Simply Tsfat´s New Album Urges Listeners to "Never Give Up"

'Never Give Up'

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Benyamin Bresky, | updated: 17:46

Though released several months before the current rocket attacks on their home town in northern Israel, Simply Tsfat's new album is appropriately titled 'Never Give Up'.

The lyrics of the title track read: "There is always hope...never despair" - a theme that runs through all the band's music. A message from the band's web site states the band's members and their families are staying put in the missile-battered city of Tsfat despite the fact that a rocket hit one of their neighbors' houses.

The new album, the band's fifth, is a collection of hassidic melodies and original material performed on violin and acoustic guitar. Some songs are sung in Hebrew, some in Yiddish and some in English - a few mix the languages. Many of the songs are instrumental in the klezmer style.

Although the band members attend the Breslov hassidic synagogue in Tsfat, the album has songs from other hassidic groups as well, including Chabad and Satmar. Tracks include the Yiddish classic Oyfn Pripetshik, from the 1800s, which is sung by the band members' children. One of the catchiest is Rav Klein's Niggun, often performed at their concerts and written by the rabbi of their synagogue, who says he learned it from his father. The fast-paced rhythm sounds almost like American bluegrass if not for the ai yai yai chorus.

If one hears influences from other musical genres in Simply Tsfat, it is not a coincidence. The trio has not always worn traditional black hats and long black coats of hassidic Jews.

Israeli-born guitar player Yonatan Tzarum was taught flamenco guitar by his father. He gave it up, he says, because "I wanted to play basketball and football with my friends." He returned to music as a teenager and eventually became the bass player for a heavy metal band in Japan. Upon his return to Israel, "I realized that there is G-d in the world, and I start to grow these," he says with a smile, referring to his long curly sidelocks, which he kisses.

Although Tzarum is now dedicated to the Simply Tsfat style of music, he doesn't completely reject other genres. "They say since the Beit Hamikdash (Holy Temple) was destroyed, all the music of the Leviim (the Levites, who made music in the Temple), everything dispersed, fell down for all the world," Tzarum says. "This is the reason, sometimes we hear Pink Floyd or whatever, we feel excitement. We feel that something belongs to us. The problem is, it's filled with a lot of nonsense as well. Some music, when we hear it we feel down." Tzarum has now replaced the melancholy and despondent chords of the hard rock he loved with the spirited Breslov melodies.

American-born violinist Yehonasan Lipshultz has a similar story of returning to his roots. Starting violin at the age of seven, little by little Lipshultz gave up music as he and his wife became more and more religious. Eventually he sold his violin to finance the down payment on their house. A book by Rabbi Nachman of Breslov encouraged him to continue becoming more and more religious and to eventually move to Israel arriving two weeks before the beginning of the Gulf War.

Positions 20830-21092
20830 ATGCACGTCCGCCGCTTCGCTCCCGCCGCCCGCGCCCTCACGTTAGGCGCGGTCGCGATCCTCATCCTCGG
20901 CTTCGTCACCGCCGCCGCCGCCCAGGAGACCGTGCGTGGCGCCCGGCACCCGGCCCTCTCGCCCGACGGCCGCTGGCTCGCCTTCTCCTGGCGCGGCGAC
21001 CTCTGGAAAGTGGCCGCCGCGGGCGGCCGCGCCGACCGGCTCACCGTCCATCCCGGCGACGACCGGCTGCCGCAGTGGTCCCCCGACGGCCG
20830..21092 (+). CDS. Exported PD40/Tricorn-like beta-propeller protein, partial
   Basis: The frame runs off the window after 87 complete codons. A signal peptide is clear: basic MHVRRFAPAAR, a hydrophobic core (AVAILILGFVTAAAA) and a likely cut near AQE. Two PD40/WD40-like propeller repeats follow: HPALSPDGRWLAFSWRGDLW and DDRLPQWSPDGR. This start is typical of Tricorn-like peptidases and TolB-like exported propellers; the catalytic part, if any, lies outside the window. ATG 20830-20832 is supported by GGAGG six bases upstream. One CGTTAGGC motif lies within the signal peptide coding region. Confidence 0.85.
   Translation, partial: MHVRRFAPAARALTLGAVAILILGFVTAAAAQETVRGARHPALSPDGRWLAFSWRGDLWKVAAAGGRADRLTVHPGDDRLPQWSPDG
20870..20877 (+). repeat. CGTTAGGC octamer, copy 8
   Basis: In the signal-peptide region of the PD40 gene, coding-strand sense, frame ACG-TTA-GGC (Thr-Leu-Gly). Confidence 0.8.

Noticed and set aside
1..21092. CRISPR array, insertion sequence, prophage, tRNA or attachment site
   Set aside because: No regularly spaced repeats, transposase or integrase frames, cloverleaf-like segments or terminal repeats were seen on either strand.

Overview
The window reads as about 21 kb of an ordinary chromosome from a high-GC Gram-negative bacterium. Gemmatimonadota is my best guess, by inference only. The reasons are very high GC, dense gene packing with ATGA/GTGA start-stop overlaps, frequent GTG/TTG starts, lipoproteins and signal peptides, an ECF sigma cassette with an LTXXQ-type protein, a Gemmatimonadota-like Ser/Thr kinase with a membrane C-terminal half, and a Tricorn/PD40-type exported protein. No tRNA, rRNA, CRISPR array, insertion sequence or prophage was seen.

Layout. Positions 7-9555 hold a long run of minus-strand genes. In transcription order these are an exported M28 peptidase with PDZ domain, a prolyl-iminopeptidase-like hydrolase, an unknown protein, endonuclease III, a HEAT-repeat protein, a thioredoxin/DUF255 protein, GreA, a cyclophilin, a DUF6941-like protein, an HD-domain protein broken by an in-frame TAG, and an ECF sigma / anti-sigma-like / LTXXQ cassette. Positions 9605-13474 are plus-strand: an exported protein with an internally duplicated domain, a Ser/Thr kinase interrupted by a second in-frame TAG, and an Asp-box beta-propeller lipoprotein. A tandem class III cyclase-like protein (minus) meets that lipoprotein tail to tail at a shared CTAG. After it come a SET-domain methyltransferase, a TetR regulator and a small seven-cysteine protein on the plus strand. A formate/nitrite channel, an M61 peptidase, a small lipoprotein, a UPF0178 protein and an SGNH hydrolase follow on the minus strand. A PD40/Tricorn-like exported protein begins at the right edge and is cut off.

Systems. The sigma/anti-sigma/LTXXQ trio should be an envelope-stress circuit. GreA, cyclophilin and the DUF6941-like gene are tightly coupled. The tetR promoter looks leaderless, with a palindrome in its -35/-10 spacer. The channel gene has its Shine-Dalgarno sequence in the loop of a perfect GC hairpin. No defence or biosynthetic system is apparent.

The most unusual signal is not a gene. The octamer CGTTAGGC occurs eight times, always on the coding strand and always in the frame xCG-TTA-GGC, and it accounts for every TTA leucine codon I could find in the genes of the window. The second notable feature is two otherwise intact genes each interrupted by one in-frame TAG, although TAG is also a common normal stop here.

Lipshultz became enthralled by the Shabbat songs in the local Breslov synagogue in Tsfat. "I started learning all these beautiful niggunim instead of Bach and Beethoven and Mozart. One day I said, gee, I could play those melodies, if only I had a violin." When he was in the town of Uman, Ukraine - the burial place of Rabbi Nachman - that he saw a man selling a violin on the street for 10 dollars. For Lipshultz, it was the answer to his prayers. "We don't always get the answers we want, when we want them, but sometimes talking to G-d works," he says.

Although Lipshultz too, incorporates some of his musical past in Simply Tsfat's music, he doesn't miss classical music. "As I started reconnecting with my Jewish past, I started thinking - no - feeling, how all that musical culture stood by, as a supportive witness, while we walked to the gas chambers."

As far as Tsfat is concerned, the band members agree that the ancient hilly, northern city is very conducive to music. "It's a very mystical city," says Lipshultz. "The four holy cities of Israel are compared to the four elements: water (Tiberias), fire (Jerusalem), earth (Hevron) and air. Tsfat corresponds to air. You hear the music. It all works with air. You can really feel the holiness here."

The band is currently still playing gigs throughout the country and then returning home to Tsfat, despite the continued rocket attacks. One can be sure that if Simply Tsfat is still in the bomb shelters as you're reading this article, they're singing, dancing and playing to their fellow residents.

For more information visit SimplyTsfat.com

Benyamin Bresky is the host of The Beat on Israel National Radio. He
maintains a music journal at http://www.israelnationalradio.com/israelbeat.htm






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